Alex Sayn-Wittgenstein successfully opposed an attempt by ICBC to try and accept a settlement offer that had been, according to the court, “clearly and unequivocally revoked.”
Mr. Cameron was co-counsel in Albert v. Politano, Vancouver Registry No. M104190 where a jury awarded a boxer with a very promising career over $1 Million in damages for career-ending injuries for a motor vehicle accident. This was 20 times the amount the insurance company had assessed his losses at. That award was upheld in its entirety by the BC Court of Appeal.
Scott Stanley successfully defended an appeal by the Defendants who applied to dismiss a claim prior to trial. The Defendants were unsuccessful at the lower Court and the Court of Appeal upheld this ruling and dismissed the appeal. The proceeding involved a claim against a municipality for failing to properly install speed bumps which contributed to an accident.
Scott Stanley and Kevin Gourlay acted for the Plaintiff in this case involving an emergency room doctor that was injured in a rear-end accident which resulted in a mild traumatic brain injury that prevented him from being able to practice medicine. The trial was scheduled to be heard over 35 days. At issue on this application was whether the Defendants were entitled to have the trial heard by a jury rather than a judge sitting alone. We were successful in arguing that the matter was better decided by a judge sitting alone and the court ordered that the Defendant’s jury notice be struck. While jury trials can be the best method of determining the parties’ respective rights, a 35-day trial on a non-criminal matter would be very rare and difficult to manage.
On a dark and foggy morning in February, 2007, the plaintiff was hit on Steveston Highway. Because of his serious injuries, our client had no recollection of the accident. The only witnesses were the defendant and his passenger but the passenger sadly passed away shortly after the accident (and unrelated to the accident). The question was whether the defendant driver was partially at fault for hitting the plaintiff who was admittedly dressed in dark clothing and on the highway when the accident occurred. The Court found that the defendant was 50% responsible for the accident. We were able to demonstrate that the defendant was driving too fast for the foggy conditions and that he was driving far too close to the curb in the over-sized curb lane; the side of his vehicle was almost in the gutter and he was driving in an area of the highway where one would routinely see cyclists.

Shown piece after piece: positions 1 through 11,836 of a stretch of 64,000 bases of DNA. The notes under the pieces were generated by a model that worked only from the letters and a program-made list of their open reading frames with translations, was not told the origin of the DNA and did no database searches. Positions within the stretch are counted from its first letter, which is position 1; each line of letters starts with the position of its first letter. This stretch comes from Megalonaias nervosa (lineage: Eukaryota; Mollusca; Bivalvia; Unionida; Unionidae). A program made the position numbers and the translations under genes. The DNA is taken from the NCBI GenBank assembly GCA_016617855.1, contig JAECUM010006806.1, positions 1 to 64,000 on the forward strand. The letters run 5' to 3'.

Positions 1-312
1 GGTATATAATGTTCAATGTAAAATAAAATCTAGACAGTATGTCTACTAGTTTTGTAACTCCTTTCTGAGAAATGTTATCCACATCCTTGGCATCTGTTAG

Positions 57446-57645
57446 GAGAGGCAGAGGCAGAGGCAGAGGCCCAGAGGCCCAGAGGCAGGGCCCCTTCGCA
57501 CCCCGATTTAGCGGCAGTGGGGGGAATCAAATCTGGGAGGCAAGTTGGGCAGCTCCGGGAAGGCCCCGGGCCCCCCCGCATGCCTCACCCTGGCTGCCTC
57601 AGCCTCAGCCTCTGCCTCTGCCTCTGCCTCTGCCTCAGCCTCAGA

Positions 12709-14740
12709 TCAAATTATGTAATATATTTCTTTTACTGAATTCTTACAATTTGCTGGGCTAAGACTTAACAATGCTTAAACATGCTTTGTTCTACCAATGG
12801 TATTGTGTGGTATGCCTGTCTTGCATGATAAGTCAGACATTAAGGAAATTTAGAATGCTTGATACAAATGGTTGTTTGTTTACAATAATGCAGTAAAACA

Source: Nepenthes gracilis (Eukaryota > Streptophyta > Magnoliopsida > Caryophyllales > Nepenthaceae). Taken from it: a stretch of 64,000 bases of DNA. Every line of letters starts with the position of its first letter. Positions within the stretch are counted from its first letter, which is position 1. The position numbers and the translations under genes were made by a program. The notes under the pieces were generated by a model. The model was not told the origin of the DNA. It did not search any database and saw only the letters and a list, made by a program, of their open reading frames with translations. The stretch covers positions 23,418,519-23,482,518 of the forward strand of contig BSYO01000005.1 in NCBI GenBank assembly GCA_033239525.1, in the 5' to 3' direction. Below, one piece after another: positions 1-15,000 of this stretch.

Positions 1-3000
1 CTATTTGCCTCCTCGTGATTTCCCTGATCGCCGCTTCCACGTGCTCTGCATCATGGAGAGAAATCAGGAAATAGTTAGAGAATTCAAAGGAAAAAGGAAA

Mr. Cameron represented EJ, a Vancouver police officer, who sustained injuries to his back and neck after his patrol car was rammed by a suspect in a stolen vehicle. EJ’s injuries compromised some of the overtime opportunities available to him in the police. Mr. Cameron represented EJ at trial in BC Supreme Court. Prior to the trial ICBC offered EJ $50,000. EJ was awarded over $120,000 at trial.
Scott Stanley successfully represented the Plaintiff who was a hard working waitress who injured her back in a car accident. She was only able to work part time and Scott convinced the Court to compensate her for the days she could not work, including her tips. The total award to the Plaintiff was $332,000.
Daryl Brown represented a motorcyclist who suffered life altering orthopedic injuries and a brain injury. The main issue was if the plaintiff had ever worked in the past and if that meant she was not entitled to past and future wage loss. This case was proven without the extensive use of historical tax returns. Regardless, the court found that due to injury the plaintiff missed out on opportunities to work and therefore, awarded her over $1,600,000 for all her losses.
The Plaintiff was injured in a motor vehicle collision. She was ultimately diagnosed with fibromyalgia. At trial she was represented by David Kolb and Mr. Cameron. The trial judge awarded significant damages for diminished earning capacity despite the Plaintiff having been diligent and not missing any work up to the time of trial.